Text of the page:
A major exhibition celebrating the life and work of the legendary German-Australian photographer Helmut Newton (1920-2004) will open in A Coruña, Spain this autumn.
The exhibition is the third presented by the Marta Ortega Pérez (MOP) Foundation and follows successful exhibitions devoted to Peter Lindbergh and Steven Meisel. Helmut Newton – Fact & Fiction is created in close collaboration with the Helmut Newton Foundation and will be curated by Philippe Garner, Matthias Harder, and Tim Jefferies.
During the course of a career spanning six decades, Helmut Newton came to be regarded as one of the world’s leading photographers. A prolific image maker and genuine visionary, he continues to prove a major influence on modern photography and visual art today.
The exhibition will tell the story of the man behind the work with a series of videos showing Newton at work and in conversation; personal images providing insights into his childhood, career and partnership with his wife June; and further documents, posters, cameras and equipment, props, intriguing artefacts, and memorabilia.
The curation of fashion and style images epitomises Newton’s bold and unapologetic visual language, including his iconic ‘Big Nudes’ and memorable portraits of a range of exceptional personalities championing empowerment and self-expression – among them Andy Warhol, David Bowie, Margaret Thatcher, Charlotte Rampling, Elsa Perretti, Daryl Hannah, Jerry Hall, Naomi Campbell, Yves Saint Laurent and Karl Lagerfeld
As a counterpoint to his famous fashion and style imagery, Newton’s examples of less well-known ‘landscapes’ will be showcased in the exhibition – the highly atmospheric images of places that resonated for him, from Paris to Los Angeles, Monte Carlo to Berlin, Vienna to Las Vegas, which also reflect the very special atmosphere of the exhibition’s location in A Coruña.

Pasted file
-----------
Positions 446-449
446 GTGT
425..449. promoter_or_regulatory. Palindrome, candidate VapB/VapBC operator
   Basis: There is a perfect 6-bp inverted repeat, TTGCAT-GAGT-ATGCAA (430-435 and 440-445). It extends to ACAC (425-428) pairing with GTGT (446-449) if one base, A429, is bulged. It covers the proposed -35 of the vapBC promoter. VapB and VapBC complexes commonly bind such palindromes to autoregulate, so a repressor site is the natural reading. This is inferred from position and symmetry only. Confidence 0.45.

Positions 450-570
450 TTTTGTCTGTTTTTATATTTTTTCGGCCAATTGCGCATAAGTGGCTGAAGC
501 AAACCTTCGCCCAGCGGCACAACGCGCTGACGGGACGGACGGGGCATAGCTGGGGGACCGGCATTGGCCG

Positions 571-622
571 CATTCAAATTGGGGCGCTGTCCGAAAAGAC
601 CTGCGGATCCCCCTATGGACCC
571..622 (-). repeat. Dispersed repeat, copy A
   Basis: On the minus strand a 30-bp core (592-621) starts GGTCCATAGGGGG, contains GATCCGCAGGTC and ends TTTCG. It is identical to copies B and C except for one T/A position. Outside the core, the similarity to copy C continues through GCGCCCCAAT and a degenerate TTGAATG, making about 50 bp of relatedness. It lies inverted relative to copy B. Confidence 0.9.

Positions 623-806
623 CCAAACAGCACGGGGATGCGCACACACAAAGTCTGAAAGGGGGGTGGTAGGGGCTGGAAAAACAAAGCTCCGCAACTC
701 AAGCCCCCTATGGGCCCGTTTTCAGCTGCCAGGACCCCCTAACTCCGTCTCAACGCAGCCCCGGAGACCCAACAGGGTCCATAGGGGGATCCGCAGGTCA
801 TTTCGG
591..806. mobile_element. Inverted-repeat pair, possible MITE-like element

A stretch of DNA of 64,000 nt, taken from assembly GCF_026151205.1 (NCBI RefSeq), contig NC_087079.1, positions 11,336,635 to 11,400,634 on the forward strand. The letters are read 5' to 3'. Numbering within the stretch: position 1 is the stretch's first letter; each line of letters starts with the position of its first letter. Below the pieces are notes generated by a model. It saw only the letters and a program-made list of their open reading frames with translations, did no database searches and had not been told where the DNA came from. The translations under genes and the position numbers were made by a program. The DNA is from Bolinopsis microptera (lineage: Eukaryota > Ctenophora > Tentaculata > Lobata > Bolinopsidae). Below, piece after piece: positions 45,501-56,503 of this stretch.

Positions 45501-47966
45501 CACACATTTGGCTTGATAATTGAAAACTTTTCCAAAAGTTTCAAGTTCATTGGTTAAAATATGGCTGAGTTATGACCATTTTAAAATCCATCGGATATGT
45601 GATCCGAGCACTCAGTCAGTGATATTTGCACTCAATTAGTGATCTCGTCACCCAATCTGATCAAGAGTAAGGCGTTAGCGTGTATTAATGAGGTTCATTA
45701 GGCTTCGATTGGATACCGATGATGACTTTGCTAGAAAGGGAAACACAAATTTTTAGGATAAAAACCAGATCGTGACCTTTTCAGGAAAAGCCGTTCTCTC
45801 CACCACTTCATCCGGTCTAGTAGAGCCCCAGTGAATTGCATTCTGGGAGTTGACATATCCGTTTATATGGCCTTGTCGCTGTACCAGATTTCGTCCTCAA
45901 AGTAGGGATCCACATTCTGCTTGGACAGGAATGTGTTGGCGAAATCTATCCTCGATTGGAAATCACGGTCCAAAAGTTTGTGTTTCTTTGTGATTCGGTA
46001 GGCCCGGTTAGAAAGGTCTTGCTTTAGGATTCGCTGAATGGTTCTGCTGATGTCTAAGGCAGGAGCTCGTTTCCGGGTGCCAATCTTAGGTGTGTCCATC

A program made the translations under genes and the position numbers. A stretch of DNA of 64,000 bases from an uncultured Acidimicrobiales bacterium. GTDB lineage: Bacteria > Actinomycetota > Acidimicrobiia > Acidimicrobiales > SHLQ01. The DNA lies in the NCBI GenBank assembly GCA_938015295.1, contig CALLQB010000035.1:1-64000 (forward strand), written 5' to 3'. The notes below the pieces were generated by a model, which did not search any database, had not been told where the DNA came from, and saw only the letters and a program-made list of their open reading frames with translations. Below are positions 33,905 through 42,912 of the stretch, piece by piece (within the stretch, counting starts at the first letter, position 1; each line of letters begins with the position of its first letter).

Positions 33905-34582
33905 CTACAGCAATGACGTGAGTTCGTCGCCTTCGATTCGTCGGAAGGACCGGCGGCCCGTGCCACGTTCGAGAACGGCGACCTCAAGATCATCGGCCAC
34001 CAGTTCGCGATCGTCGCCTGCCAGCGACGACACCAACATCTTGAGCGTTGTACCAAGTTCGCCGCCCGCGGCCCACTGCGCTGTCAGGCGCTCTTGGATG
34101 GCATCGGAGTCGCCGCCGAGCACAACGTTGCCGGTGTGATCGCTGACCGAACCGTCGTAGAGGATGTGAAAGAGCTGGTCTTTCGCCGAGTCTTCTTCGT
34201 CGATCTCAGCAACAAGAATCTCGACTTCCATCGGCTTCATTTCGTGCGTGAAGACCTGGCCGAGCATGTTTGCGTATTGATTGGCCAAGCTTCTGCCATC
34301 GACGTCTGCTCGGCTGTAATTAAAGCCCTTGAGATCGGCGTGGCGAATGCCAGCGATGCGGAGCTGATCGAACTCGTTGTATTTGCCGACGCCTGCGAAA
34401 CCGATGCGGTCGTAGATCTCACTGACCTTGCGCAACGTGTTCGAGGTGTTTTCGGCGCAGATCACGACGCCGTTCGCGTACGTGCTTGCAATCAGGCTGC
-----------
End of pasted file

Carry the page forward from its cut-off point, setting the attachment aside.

Marta Ortega said:
Helmut Newton is one of that celestial band of photographers whose images are instantly recognisable as their own. Newton’s own great revolutionary act was to utterly change the ways in which women were portrayed in the pages of glossy magazines. Here were women who enjoyed style and fashion, who enjoyed the power and splendour of their bodies, women who were elegantly seductive and untouchable. His photographs were not only of his time but far ahead of his time – he spectacularly set the scene for those photographers who followed him.
To be able to work with photographers whose picture-making I have long admired is a great privilege. I do so not simply with the ambition to enrich the cultural life of A Coruña, but also in the hope that future generations of image makers will find their own inspiration in the work of these remarkable photographers.
The Marta Ortega Pérez (MOP) Foundation is defined by three guiding passions: fashion, photography and A Coruña. The Foundation’s inaugural exhibition Peter Lindbergh: Untold Stories (2021) attracted an audience of over 100,000. Its second exhibition Steven Meisel 1993 A Year in Photographs built on that success, attracting more than 130,000 visitors.